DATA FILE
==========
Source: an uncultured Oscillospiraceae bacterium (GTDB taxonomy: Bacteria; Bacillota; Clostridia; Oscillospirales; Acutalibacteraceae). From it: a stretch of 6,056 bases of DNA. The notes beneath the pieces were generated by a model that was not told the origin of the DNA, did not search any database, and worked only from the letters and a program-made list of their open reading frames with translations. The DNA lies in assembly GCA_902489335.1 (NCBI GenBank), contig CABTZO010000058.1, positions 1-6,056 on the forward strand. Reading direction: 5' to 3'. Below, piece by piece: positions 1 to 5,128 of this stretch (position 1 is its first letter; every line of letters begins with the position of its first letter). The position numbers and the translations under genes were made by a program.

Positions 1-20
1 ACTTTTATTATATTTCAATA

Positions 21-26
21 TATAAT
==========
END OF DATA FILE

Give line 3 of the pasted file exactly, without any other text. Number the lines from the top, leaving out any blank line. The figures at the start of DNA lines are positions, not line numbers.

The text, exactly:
1 ACTTTTATTATATTTCAATA